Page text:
A finer one than 0.1mm would be nice and fiddling with gears is a minor irritation when out of the range of the gearbox, but again fine for the price.

DSCF0005s.JPG (41622 bytes)


Design Niggles

Now for those little things that need changing (end user modifications).

Chester DB10G Chinese Lathe user niggles.

1) The screw:-

This is a very irritating little screw (at the tip of the screwdriver), the drive train cover (very well made) is electrically interlocked and hinged at the rear with a screw to secure it in the closed position. Having to get a screwdriver to remove the screw is a little annoyance, so either a knurled M5 stainless steel hand screw will be made or a proper catch will be retro-fitted.

screw.jpg (44451 bytes)

2) Some of the Fasteners are crap

Replace the Chinese half nut on the compound slide with a quality full nut before it strips the T-bolt.

Photograph shows replacement full nut fitted.


The Lathe did not come with an Accuracy certificate!

The manual is hilarious, and has quite obviously not been proof-read in the UK and the engineering drawings of the machine are quite obviously hand drawn and a little fuzzy in their reproduction, though they do carry all the relevant information.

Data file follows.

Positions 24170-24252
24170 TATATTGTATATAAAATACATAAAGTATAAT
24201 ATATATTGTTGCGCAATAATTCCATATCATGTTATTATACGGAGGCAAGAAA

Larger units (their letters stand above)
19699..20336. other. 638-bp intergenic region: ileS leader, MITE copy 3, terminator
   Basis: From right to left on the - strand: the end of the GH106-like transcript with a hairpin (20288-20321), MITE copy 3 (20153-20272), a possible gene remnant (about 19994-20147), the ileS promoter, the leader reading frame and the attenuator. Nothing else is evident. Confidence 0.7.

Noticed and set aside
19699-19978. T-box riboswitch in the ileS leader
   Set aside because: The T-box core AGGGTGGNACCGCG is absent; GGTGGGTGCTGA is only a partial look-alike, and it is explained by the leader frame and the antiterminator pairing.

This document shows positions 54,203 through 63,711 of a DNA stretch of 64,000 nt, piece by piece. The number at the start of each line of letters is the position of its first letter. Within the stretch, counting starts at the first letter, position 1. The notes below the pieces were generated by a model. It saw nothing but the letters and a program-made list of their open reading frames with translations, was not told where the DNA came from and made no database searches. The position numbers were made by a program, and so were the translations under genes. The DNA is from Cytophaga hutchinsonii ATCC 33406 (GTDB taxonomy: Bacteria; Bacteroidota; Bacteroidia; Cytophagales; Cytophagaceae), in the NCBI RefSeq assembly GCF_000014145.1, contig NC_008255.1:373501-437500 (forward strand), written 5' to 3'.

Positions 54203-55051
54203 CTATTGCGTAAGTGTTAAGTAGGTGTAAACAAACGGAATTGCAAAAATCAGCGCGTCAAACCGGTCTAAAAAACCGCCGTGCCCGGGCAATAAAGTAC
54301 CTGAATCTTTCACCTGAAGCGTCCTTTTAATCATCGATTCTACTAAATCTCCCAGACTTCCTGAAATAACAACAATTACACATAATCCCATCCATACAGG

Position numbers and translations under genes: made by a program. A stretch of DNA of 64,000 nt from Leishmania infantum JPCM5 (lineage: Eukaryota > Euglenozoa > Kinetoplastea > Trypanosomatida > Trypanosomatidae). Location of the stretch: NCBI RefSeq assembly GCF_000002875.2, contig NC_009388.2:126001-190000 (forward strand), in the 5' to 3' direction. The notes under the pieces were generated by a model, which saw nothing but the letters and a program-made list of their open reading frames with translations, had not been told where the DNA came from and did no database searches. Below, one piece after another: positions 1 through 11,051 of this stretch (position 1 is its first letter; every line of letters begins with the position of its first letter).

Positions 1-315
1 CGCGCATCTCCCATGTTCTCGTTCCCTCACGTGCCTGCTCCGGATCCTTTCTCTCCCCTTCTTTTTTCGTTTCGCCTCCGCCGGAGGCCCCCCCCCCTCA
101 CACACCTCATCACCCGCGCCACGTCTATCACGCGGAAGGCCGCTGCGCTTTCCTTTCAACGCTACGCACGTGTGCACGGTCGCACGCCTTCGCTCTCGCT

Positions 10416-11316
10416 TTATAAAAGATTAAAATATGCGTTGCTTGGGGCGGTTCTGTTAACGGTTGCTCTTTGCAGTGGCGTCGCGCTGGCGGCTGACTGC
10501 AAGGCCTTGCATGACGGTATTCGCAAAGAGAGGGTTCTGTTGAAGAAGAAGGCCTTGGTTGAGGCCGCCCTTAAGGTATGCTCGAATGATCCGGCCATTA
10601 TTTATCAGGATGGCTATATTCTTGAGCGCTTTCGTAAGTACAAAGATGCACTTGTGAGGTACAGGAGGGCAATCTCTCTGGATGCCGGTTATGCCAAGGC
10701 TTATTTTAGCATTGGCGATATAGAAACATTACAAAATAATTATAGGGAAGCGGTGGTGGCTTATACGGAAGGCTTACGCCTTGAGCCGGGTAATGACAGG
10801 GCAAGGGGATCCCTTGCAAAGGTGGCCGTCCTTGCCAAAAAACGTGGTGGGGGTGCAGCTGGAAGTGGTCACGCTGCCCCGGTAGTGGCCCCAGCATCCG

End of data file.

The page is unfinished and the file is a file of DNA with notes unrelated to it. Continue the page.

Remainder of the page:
Latest news 

(7.12.05)  Jacques Reumont has written a page in french on the DB10G it can be seen here.

(16.01.04) Chester are currently Re-Writing the manual for the DB10G and all new lathes will shortly be dispatched complete with the new version. 

(29-10-10) First component failure the toothed drive belt to the intermediate pulley for the lower speed range has resulted in an interesting observation and problem. The 3/16" (4.7mm) pitch of the teeth is totally non-standard and is believed to be what was commonly known as an F-profile belt, a profile that was rendered obsolete in the 1960's. The only belts available from the supplier or not of great quality hence snapped belts may be a regular problem for the future.

All newer DB10's are now equipped with cheaper to manufacture variable speed motor drives as per most modern smaller lathes and milling machines. The belt issue is accordingly only an issue for older lathes.